We are always going to work within a team.

Hence, it makes sense to spend a lot of time improving the way we write code for the team, regardless of what language we use. It will help our team to quickly jump into the code and work on it instead of having to spend halves of the time headscratching on how the heck does this and that thing work?

Put simply, here's the goal we want to strive towards:

Maintainers of the application should be able to comprehend and reason about the code without actually running the code.

It sounds simple, but it is really a hard thing to do. If the code we write requires our team members setting up breakpoints here and there and running the application in debug mode just to see what's the state of the application at runtime or what's the flow of our code like, we have failed.

I am still struggling with this goal. Sometimes I am guilty of writing bad code myself. Sometimes, I let bad code slip into the codebase by not scrutinising my team members' code enough in Pull Requests. But throughout my career as a software developer, here are a few tips that I've learnt based on my experience:

  1. Good code is simple and dumb

Good code is straightforward. Good code is dumb. Good code is explicit. Good code spits out clearly what it is trying to do. Good code is obvious. Good code is readable and clear.

Write dumb code.

  1. Create small objects (or functions)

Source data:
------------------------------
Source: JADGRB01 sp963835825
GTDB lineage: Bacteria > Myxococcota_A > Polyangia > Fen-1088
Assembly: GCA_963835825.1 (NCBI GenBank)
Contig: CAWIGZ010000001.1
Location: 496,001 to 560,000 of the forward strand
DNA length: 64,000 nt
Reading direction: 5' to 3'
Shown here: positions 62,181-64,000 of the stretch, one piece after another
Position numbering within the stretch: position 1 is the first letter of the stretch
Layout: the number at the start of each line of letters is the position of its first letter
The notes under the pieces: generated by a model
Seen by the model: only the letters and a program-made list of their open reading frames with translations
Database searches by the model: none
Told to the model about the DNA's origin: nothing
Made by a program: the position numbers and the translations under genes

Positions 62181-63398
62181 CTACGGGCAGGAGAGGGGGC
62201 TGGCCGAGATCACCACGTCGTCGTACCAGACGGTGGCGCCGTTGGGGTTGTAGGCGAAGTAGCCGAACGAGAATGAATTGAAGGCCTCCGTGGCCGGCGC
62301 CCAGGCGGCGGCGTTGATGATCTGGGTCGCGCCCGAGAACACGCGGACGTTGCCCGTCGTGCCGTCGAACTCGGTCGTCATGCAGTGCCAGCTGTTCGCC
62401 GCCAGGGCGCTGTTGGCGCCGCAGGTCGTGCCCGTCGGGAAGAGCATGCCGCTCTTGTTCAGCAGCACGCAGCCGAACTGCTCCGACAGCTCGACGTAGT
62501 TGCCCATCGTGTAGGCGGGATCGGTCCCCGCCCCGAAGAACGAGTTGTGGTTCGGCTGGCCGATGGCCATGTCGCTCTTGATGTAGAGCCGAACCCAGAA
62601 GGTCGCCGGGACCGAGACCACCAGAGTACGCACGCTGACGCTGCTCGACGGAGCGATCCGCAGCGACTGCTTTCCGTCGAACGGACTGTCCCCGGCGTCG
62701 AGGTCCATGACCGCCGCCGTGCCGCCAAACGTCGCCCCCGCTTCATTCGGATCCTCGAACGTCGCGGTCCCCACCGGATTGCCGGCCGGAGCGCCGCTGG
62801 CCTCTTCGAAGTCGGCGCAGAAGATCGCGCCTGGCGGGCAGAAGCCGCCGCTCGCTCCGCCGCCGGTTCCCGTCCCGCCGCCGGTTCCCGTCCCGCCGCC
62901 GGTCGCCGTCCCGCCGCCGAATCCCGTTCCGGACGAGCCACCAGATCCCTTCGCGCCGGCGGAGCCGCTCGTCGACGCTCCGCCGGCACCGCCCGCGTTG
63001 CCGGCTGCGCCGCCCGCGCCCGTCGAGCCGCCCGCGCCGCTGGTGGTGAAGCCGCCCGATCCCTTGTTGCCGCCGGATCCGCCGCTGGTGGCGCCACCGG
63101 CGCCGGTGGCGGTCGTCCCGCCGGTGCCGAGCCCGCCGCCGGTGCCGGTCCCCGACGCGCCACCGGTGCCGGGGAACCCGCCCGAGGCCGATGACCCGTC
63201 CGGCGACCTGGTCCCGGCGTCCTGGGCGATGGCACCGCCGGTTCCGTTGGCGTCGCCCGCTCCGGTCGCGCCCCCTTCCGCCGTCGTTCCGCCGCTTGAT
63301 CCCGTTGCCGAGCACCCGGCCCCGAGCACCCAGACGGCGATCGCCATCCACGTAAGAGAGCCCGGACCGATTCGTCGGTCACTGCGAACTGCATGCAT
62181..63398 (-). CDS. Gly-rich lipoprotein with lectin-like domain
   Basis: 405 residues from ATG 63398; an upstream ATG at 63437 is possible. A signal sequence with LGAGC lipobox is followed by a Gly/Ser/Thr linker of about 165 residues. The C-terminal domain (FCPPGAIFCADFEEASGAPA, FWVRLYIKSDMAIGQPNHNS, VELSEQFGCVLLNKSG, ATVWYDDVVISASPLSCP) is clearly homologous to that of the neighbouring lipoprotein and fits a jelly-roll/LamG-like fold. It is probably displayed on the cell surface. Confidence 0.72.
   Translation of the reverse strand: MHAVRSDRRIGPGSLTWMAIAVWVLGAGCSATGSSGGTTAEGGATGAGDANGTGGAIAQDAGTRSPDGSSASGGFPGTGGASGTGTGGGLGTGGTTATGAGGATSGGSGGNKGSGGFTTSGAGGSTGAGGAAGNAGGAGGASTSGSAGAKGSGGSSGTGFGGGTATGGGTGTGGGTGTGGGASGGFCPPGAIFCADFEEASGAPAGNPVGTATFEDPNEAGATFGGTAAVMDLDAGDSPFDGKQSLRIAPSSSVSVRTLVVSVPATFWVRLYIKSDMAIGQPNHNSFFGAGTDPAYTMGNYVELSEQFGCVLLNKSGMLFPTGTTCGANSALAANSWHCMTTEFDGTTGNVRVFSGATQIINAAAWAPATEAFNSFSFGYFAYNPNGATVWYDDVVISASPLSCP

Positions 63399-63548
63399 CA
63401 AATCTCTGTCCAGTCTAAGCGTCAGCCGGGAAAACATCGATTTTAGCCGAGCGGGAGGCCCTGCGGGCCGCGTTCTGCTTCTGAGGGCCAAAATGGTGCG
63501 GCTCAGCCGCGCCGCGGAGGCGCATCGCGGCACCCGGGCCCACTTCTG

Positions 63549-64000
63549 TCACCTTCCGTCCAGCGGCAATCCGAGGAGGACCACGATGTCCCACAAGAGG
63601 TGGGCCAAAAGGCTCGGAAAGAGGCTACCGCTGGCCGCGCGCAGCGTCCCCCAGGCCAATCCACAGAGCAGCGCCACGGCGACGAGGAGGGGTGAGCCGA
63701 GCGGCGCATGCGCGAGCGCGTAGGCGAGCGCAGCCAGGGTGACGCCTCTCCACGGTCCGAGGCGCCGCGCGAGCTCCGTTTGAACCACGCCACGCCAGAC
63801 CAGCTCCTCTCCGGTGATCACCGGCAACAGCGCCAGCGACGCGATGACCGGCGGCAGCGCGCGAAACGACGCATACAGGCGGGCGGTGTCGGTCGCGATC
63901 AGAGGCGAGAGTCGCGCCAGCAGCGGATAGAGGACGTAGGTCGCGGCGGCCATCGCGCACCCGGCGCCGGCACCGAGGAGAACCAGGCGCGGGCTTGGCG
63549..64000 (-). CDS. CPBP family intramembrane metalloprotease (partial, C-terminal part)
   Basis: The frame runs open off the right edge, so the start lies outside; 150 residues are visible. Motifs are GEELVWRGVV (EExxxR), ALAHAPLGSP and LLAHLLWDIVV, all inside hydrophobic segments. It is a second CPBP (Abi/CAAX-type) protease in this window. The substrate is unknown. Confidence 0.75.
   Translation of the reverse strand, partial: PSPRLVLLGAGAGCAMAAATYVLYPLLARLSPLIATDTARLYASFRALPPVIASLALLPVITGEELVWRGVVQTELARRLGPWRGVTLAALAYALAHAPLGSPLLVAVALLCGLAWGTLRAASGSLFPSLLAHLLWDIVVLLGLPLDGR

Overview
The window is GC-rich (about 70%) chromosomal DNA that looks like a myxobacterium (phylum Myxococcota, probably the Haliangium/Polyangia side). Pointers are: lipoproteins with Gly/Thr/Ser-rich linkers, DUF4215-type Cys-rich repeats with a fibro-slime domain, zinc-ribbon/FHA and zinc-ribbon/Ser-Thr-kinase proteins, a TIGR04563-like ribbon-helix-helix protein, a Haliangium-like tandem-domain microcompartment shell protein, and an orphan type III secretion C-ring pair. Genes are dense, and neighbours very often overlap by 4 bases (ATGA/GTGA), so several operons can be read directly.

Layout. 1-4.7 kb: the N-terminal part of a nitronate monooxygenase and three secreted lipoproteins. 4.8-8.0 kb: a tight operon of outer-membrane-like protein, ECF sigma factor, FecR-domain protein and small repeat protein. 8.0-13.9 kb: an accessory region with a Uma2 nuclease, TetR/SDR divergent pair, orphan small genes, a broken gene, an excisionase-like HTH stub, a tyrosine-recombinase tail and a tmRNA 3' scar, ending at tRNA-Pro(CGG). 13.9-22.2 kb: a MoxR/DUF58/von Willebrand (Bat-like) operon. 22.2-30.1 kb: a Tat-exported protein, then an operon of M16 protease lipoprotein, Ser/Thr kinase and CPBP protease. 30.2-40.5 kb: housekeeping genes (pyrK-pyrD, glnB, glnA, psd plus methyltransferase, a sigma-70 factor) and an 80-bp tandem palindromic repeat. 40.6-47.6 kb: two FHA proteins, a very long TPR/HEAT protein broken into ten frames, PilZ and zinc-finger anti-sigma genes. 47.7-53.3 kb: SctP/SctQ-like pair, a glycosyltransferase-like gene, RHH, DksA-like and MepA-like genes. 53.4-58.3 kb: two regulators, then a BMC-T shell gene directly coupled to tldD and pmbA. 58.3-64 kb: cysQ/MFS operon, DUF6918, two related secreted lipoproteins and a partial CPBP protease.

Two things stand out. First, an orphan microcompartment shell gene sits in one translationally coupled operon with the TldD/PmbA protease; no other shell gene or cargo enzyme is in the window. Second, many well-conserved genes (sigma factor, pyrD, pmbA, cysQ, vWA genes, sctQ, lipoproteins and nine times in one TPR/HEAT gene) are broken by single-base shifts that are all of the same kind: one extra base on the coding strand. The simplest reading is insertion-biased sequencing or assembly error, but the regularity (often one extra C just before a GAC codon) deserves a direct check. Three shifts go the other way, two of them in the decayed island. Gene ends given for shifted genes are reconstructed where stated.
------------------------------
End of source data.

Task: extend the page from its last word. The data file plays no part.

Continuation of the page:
When you break your code into many byte-sized (pun intended) pieces, your code becomes easier to comprehend. Many design principles push for this (e.g. SOLID principles by Uncle Bob, YAGNI, KISS, etc.). One of my favourites on the list is Sandi Metz' Rules for Developers. It is a really handy guideline to keeping your code organised in small bite-sized chunks. One of my colleagues at ServiceRocket shared this video by Sandi Metz that I think we should all see in order to understand how beautiful it is to always make small objects:

  1. Use tests to communicate your code's intent.

Apart from warning you of regressions, tests are also specs for your code. Don't be afraid to be explicit in tests. Write clear and concise spec descriptions that will help you and your team members understand the test. Those extra bytes of strings won't go to your end users anyway.

  1. Do not reassign variables.

This is fundamental in the functional programming paradigm, and it's a good safeguard against bad programming practice. Reassigning variables will leave your team members to wonder what's the supposed value of this variable at a given line of code, and they will have to run the code to know the actual value at runtime. That is exactly what we do not want. You will realise many languages have assignment operators that prevent reassigning values to variables, like Scala's val and JavaScript's const. Use them by default. In languages that don't have this, just always remind yourselves never to reassign a new value to existing variables.

  1. Not naming variables clear enough.

If you find naming variables a hard thing to do, you're in the right direction. It shows that you already have the intention to write for humans. Don't take shortcuts for this, and don't be lazy. There are plenty of tools to help you be productive with long variable names. IDEs and code editors nowadays have autocomplete features that can help type these long words for you. There are no excuses for this.

# Good code is hard to write...

…but the good thing is, we don't have to start from scratch. Prominent software developers like Sandi Metz, Uncle Bob Martin, Kent Beck, Martin Fowler all have written for us plenty of books and articles on what we ought to do to write good code. The only thing left for us is to learn all these and keep on practicing.

Good luck!

Last Updated: 12/30/2019, 7:11:50 PM